She's got stories to tell
Carrie Arcos gained confidence through CSULA's creative writing program.
Carrie Arcos' debut novel was recognized with a National Book Award nomination.
Earning a National Book Award nomination is a major accomplishment in publishing. That Carrie Arcos ('07 M.A.) achieved one last year with her debut young adult novel, Out of Reach, makes it all the more special.
The National Book Award is America's top literary prize given in the categories of fiction, non-fiction, poetry and youth literature. Past winners are an impressive collection of well-known authors-from William Faulkner to Maurice Sendak.
Just being selected as a finalist is a big deal for a new author like Arcos.
As a youth, Arcos loved reading, and was especially drawn to the young adult genre, in which characters teetering at the edge of childhood are often challenged by adult topics.
"I remember reading Judy Blume's Forever (which addresses teenage sexuality) under the bed covers and thinking please don't walk in mom!" recalls Arcos.
As an undergraduate at Westmont College, Arcos studied English and philosophy. She kept a journal and wrote on its cover "To be a writer, you have to have something to say." But that phrase became an obstacle. "For the longest time, I was intimidated by that. I don't know if that was good for me or too much pressure," she says.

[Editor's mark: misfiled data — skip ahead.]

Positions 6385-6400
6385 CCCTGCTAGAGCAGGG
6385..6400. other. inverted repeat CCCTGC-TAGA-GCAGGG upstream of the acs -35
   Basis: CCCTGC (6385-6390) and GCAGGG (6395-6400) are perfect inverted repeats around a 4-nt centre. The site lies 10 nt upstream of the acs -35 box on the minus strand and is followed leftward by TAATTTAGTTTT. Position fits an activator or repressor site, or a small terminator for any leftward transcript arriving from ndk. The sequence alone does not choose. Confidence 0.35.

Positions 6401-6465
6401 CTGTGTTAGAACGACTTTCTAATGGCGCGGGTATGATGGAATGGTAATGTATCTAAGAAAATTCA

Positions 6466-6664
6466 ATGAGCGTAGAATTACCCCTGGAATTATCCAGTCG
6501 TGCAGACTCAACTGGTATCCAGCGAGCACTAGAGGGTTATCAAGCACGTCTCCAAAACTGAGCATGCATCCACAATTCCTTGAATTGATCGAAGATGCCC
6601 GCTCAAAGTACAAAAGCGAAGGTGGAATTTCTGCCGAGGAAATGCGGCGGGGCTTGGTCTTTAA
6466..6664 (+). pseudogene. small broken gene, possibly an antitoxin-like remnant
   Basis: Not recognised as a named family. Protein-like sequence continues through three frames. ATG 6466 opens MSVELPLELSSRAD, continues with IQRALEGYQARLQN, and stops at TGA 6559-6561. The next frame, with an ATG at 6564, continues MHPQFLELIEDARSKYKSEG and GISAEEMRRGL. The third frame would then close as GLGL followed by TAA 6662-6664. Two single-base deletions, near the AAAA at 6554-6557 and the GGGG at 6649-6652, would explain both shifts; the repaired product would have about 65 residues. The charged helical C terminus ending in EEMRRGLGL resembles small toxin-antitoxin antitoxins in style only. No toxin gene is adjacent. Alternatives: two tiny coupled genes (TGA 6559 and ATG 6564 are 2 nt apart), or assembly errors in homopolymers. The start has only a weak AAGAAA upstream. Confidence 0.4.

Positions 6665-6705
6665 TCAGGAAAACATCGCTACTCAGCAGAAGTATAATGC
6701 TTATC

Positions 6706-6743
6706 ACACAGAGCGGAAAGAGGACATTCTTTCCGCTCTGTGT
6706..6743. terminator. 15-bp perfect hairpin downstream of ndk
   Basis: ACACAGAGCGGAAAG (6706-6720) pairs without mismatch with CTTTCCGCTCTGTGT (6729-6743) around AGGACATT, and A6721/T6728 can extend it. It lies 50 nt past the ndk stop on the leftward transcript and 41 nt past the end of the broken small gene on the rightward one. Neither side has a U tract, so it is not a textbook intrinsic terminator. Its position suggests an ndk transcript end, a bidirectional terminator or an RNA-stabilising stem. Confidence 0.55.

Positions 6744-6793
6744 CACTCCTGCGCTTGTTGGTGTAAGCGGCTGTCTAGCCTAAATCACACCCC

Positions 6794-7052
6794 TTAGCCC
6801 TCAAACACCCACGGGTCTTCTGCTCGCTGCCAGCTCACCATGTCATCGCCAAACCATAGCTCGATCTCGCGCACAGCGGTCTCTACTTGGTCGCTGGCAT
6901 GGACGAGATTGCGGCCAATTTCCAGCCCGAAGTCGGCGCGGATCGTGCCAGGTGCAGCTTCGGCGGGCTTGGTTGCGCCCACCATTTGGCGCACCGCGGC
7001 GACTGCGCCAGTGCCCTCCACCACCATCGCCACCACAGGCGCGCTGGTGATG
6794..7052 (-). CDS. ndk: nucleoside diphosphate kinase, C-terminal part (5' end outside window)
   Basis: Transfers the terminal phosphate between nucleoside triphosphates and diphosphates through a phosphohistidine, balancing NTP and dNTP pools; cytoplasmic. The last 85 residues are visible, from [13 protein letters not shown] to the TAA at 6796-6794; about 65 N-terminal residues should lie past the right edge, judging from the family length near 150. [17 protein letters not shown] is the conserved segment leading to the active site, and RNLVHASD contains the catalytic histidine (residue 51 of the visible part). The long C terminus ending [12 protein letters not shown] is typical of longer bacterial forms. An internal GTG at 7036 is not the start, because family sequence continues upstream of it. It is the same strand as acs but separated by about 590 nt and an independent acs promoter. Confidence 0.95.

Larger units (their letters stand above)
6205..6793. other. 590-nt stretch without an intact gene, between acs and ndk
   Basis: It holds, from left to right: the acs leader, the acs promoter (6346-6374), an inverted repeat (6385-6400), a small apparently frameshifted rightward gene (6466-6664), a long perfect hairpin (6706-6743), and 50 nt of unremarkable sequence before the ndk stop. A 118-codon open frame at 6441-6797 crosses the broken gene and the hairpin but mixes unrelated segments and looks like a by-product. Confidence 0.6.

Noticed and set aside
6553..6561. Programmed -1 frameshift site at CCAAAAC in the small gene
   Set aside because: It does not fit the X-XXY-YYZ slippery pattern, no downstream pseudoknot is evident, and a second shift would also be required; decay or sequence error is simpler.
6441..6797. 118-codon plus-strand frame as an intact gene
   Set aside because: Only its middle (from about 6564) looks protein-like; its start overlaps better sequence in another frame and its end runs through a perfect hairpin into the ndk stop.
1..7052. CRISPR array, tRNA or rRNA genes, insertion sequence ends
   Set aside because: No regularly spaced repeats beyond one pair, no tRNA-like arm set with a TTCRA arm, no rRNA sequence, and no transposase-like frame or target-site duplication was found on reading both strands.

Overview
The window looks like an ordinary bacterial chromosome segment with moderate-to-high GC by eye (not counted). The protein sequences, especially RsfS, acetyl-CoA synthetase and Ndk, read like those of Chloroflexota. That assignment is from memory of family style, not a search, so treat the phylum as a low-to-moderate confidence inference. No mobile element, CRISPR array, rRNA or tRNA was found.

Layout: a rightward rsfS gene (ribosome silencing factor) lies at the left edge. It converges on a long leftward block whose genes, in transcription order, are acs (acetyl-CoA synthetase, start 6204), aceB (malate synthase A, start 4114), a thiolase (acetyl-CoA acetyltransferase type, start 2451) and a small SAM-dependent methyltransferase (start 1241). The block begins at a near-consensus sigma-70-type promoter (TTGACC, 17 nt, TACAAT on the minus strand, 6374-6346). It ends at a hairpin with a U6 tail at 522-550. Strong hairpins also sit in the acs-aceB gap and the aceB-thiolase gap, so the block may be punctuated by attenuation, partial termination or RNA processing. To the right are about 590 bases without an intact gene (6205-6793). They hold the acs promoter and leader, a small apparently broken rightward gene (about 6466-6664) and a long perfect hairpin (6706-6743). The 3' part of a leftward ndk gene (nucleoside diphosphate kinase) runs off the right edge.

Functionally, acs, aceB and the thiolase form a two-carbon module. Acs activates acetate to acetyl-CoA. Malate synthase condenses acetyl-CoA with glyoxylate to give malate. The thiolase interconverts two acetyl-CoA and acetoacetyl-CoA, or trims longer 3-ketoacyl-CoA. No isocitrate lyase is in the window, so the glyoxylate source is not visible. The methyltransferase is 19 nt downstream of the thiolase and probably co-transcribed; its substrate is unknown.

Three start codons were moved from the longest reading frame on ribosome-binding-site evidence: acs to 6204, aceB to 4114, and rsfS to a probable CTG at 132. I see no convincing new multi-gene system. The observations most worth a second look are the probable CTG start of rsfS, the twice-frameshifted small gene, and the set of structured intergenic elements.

After college, she downplayed writing in favor of something more certain-sharing her love of literature by teaching high schoolers.
Arcos is comely, warm, deeply caring and a great listener. She's the kind of teacher who takes great effort to match a student with the right book. Novels such as Perks of Being a Wallflower , by Stephen Chbosky, and Speak , by Laurie Halse Anderson, all dark, realistic works, were in heavy rotation among her pupils.
"Young adults are drawn to darkness. I don't know many people whose teen years were idyllic. Most of us were going through this intense suffering of first loves and broken hearts and pain, just surviving high school," she says. "But what is different in young adult versus adult literature is that it always ends in hope. There's always a way out."
The birth of her first child in 2002 triggered a personal re-evaluation for Arcos. After talking with her husband, David, she decided to take a shot at writing and enrolled in the Master of Arts program's creative writing track at Cal State L.A.
"Cal State L.A. was there when I really needed it," she says. "I thought about teaching at the college level, but was looking at options. Having children, not necessarily wanting to go back to work full-time-all this stuff was in my head."
Going through admissions, submitting a body of work, attending classes in literature and writing all helped to build Arcos' confidence, especially surrendering manuscripts for peer and professor review.
"That was instrumental for me to meet deadlines and get constructive feedback from writers and professors. Almost like having my own writers group. It made me believe that I can write and have something to say."